Eindhoven’s Van Abbemuseum is free to the public on Thursday evenings, and although I’ve been to the nearby Designhuis, I’ve been reluctant to check out its big brother. I’m generally pretty bored by galleries and museums (although I do enjoy working with them).
But surprise, the Van Abbe is pretty sweet, surprisingly contemporary and physically large (I got lost twice). Some of the exhibits struck out a bit for me, but no loss considering there was a lot to make up for it. There are, unbeknownst to me before going, four concurrent exhibits.
Be(com)ing Dutch is the main attraction this month, which is primarily a collection of black curtain-partitioned rooms featuring documentary and new media videos that “focused on what have become sensitive issues for the Netherlands, such as identity, nationality, citizenship and social cohesion.”
El Lissitzky and contemporaries is an overview of the early 20th C. Russian artist/designer using pieces from the museum’s permanent collection, apparently the second best, so they say, after Moscow’s. There is also a lot of his buddy’s, the Dutchman Theo van Doesburg, work and even a few Moholy-Nagies and Mondrians, which, if you’ve ever had a conversation or class with Emily Carr instructor Vjeko Sager, you’ll have heard of these influential, monumental guys.
Living Archive – Mixed Messages features “eight works from the Van Abbemuseum collection…presented in seven small rooms.”
Plug In is kind of interesting in that it brings in guest curators and asks them to re-imagine the museum’s collection in an ongoing series. “Each museum space has its own independent, themed display as well as its own time span.”
And now some photos, which were kindly permitted. Where I remembered to record it, I’ve included some provenance for the works I half-randomly, half-intentionally, documented for what I liked and figured you guys would like.
The poster child of the exhibit and the only work I knew I wanted to see is this arrangement of foreign passports by Tintin Wulia, who collected 129 of them displayed in a colour gradient on thin plinths, with five speakers emitting recorded conversations at intimate volume levels embedded in a wall.
This video piece (one of the many in small little rooms) asked former artists to describe why they quit, and showed clips of their video work next to transcripts of their answers. One of the few videos I sat all the way through because I enjoyed its succinctity in both text and use of referenced video clips. And I appreciated the candor and acceptance of the subjects who were happy in their regular jobs, and their insight into why they quit being artists. I didn’t even know you could quit (these people didn’t necessarily fail at the practice: some were internationally known).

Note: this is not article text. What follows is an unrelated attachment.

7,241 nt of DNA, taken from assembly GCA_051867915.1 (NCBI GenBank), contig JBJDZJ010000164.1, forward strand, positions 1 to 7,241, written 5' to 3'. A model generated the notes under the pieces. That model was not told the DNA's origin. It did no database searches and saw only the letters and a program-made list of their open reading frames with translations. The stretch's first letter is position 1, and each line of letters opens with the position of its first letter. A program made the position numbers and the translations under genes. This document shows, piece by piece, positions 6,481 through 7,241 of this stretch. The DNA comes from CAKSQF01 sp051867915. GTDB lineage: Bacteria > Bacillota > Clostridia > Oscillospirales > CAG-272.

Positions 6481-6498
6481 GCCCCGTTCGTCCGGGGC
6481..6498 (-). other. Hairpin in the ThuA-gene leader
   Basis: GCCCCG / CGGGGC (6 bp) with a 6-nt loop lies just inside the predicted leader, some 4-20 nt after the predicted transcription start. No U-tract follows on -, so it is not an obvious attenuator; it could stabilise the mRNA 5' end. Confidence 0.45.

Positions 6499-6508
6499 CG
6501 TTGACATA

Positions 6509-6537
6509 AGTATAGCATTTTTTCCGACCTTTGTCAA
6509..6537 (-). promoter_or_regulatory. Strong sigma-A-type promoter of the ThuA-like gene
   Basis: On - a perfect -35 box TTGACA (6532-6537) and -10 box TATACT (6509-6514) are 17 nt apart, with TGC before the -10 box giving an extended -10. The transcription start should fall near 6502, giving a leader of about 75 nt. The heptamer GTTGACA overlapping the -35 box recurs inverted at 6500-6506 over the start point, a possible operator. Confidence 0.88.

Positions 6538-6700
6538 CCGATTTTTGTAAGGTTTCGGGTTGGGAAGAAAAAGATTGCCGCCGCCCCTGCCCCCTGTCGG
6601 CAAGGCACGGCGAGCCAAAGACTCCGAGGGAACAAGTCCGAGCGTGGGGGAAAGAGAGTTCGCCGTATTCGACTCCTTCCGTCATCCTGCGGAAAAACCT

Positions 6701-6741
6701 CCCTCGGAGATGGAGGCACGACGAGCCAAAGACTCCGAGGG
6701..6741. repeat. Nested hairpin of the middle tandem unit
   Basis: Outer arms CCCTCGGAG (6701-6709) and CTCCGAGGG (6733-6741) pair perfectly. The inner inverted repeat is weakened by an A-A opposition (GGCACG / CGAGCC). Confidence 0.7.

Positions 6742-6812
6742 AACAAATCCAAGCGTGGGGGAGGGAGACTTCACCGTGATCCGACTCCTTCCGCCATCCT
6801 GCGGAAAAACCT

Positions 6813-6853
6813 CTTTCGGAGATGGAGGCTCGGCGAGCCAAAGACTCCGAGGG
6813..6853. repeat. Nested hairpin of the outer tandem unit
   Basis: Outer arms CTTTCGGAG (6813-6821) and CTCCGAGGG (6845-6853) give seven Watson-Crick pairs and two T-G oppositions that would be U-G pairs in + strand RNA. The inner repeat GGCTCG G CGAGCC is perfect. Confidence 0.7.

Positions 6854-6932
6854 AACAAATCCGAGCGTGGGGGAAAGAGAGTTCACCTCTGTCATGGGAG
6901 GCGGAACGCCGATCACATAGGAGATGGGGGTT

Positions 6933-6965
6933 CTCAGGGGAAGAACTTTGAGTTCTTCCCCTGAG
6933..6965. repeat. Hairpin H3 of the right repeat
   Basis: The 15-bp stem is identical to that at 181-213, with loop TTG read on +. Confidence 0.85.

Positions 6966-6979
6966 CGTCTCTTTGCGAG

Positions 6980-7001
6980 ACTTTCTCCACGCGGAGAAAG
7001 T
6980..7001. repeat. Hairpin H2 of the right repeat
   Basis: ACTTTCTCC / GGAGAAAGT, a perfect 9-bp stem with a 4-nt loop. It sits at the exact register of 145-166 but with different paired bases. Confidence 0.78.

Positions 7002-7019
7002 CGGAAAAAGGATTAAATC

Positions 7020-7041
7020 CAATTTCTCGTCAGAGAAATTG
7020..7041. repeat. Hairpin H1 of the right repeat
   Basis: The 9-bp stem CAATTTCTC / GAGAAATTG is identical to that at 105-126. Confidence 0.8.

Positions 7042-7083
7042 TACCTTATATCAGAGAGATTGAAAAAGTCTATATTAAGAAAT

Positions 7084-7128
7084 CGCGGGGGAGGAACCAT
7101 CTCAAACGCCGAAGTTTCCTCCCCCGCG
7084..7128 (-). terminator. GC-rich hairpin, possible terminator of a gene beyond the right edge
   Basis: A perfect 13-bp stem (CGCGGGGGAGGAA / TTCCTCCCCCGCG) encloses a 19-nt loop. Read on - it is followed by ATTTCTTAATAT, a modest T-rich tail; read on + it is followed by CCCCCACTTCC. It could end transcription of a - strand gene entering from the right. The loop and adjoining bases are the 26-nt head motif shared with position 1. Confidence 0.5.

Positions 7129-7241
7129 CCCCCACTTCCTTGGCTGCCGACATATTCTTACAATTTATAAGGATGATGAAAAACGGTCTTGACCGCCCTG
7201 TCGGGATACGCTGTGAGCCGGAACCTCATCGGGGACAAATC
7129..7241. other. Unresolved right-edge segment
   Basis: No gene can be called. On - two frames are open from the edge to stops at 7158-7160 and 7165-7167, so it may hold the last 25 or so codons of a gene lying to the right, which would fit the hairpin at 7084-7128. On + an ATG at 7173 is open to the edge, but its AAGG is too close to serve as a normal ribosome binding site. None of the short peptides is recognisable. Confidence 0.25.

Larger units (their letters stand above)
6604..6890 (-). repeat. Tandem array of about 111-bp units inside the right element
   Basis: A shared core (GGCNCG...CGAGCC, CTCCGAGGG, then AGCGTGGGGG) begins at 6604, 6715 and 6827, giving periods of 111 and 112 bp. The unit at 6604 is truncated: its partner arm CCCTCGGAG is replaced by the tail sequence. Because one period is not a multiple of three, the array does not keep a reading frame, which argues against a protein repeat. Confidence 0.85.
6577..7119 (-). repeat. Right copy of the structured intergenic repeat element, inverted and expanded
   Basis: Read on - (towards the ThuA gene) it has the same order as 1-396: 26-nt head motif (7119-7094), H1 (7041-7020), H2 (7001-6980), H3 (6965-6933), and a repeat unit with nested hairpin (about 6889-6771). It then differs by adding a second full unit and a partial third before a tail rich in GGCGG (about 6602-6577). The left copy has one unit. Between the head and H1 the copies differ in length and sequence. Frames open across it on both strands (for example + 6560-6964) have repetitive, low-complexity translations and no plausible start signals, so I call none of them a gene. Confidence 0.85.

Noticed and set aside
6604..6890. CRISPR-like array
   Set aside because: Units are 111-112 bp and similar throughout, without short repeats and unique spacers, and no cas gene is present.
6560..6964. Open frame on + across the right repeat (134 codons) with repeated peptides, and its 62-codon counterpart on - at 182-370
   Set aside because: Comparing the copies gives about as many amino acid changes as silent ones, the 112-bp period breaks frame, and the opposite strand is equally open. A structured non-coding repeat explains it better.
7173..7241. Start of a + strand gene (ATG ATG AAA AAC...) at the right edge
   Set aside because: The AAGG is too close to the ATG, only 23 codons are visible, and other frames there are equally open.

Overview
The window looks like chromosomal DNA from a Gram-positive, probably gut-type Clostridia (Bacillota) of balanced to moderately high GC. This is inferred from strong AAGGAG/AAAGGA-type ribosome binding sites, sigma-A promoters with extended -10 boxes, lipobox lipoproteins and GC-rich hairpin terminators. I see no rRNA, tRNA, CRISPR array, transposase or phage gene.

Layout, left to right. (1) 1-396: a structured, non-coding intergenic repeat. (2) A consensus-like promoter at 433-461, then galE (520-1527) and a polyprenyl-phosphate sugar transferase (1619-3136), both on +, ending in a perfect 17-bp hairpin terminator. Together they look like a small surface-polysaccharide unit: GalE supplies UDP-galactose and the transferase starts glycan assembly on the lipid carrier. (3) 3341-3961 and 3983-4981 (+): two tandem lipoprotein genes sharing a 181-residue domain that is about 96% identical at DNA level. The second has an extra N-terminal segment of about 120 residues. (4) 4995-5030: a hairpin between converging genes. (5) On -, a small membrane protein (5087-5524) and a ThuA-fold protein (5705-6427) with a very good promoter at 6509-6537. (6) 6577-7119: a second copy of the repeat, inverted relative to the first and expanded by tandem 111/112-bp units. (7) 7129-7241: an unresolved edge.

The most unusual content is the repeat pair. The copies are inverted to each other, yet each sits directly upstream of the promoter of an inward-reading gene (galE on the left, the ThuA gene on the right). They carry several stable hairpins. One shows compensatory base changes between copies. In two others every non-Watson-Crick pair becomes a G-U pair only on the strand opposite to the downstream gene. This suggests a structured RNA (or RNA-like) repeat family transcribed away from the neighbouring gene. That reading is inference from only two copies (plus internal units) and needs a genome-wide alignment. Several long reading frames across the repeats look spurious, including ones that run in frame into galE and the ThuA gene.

More small rooms with videos about immigrants. I think, because I didn’t watch–though I liked the Lynchian lighting outside of them.
I liked this painting. Looks like black velvet (but not) and the style of an artist’s work I encountered in a collection in Indonesia last year.
Not sure what the sort of half-ass (visitor contributed?) protest signs were about. They said things like “Eindhoven Need I Say More?” but I liked the writing on the (unrelated, different room) painting.
Hehe, working foosball table with Dutch wooden clogs.
In the same space as the foosball. Interspersed were illustrations from pop culture and even a still from an Aphex Twin video.
I also liked this painting, Volkslogement, 1928, by Dutchman Charley Toorop, probably because it reminded me of the Canadian painters Maxwell Bates, and Phyllis Serota.
This collection of white books (in Dutch) was related to another exhibit, but I really like how the Van Abbe has these little glassed alcloves dotting the gallery spaces, overlooking the central pond.
Four designs (left) by Lissitzky: Werktekening voor Nieuwe, 1923; Figurinen. Die plastische Gestaltung der elektro-mechanicshen Schau Sieg über die Soone, 1923; Proefdruk voor deel van de Schaumaschinerie als titelblad, 1923; Ontwerp voor een deel van de Schaumaschinerie als titelblad, 1923. On the right is a near life-size print of football players, sliced up.
The Constructor, 1928. A treat to see this original print in person. And tiny, too (maybe 10cm square). Pardon the lighting highlight in this photo.
Loved this. And how a bunch of these works were displayed beneath a large, tilted glass panel and above red.
More Lissitzky, The four arithmetical functions, 1928 (reprint, 1976).
3D model by Piet Mondrian, Toneelmaquette voor ‘L ‘Ephémère est éternel’ van Michel Seuphor, (1926; reconstructed 1964).
Ha, at first I was like, wow they have that famous kinetic sculpture of Moholy-Nagy’s that Vjeko talked about but of course I’m here when it’s not working because there are no lights on and nothing’s moving and wait a second there’s a small swtich at waist height in the hall that says push and ha no way, disco time. Light Room Modulator, 1922-1930. This one was a replica from 1970: metal, wood, glass and ‘elektromotor’.
HI HA, 1992, by John Körmeling. Large array of coloured lights on a wall at the top of the gallery. Lights like you’d see on a fair right, sort of novelty-jewel shaped.
Another view out of the museum to the attached restaurant below.
The room itself was breathtaking for a minimalist lover like me. I couldn’t read the documents lightboxed along the walls, but the temperature and lighting was enough to soothe and yet excite me. Not to mention the €50,000 behind glass. Maria Eichhorn, Maria Eichhorn Aktiengesellschaft, 2002.
This Plug In exhibit by guest curator HW Werther was a curatorial experiment in displaying everything in the permanent collection at once but excluding certain works based on some sort of algorithm.
This room was displaying counter-culture books like How to Steal Food and Native American Anarchism.
Radios carved from stone.
This one’s for you, Tobias.
View of the museum from the café.